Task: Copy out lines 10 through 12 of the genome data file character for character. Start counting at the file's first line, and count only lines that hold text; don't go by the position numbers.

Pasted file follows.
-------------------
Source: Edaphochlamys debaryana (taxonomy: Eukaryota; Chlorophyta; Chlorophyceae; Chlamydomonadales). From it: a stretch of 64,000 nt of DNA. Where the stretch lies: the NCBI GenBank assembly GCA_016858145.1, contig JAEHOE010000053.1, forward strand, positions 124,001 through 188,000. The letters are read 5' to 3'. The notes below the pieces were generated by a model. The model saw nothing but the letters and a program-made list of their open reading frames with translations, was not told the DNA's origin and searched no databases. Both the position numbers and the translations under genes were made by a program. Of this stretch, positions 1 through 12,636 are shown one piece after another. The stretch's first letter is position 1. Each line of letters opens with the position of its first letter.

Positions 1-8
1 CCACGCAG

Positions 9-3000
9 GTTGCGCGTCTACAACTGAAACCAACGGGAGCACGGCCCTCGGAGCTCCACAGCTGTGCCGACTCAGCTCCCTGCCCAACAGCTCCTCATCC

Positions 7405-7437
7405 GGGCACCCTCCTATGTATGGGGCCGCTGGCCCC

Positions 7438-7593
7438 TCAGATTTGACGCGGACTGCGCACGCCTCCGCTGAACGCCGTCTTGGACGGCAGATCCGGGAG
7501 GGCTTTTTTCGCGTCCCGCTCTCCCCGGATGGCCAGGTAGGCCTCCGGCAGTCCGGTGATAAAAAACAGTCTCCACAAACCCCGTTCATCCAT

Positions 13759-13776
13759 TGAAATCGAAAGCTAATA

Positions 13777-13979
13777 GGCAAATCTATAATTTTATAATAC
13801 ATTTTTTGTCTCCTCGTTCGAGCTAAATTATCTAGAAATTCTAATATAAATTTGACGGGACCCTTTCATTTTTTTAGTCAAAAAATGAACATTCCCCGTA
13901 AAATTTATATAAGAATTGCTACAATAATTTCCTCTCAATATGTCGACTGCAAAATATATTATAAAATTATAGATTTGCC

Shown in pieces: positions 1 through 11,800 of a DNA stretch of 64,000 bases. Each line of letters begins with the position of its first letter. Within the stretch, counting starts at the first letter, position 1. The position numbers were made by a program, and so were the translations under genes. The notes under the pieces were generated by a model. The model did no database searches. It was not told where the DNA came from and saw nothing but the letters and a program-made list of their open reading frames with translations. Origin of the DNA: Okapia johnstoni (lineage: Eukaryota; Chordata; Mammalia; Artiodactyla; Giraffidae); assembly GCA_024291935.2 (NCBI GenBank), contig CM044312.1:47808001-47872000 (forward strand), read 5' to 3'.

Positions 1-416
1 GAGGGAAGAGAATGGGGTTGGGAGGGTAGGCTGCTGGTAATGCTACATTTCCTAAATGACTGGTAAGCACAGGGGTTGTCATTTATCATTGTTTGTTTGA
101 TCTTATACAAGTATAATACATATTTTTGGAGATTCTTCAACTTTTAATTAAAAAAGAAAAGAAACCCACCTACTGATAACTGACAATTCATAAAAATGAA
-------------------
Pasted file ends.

7501 GGCTTTTTTCGCGTCCCGCTCTCCCCGGATGGCCAGGTAGGCCTCCGGCAGTCCGGTGATAAAAAACAGTCTCCACAAACCCCGTTCATCCAT

Positions 13759-13776
13759 TGAAATCGAAAGCTAATA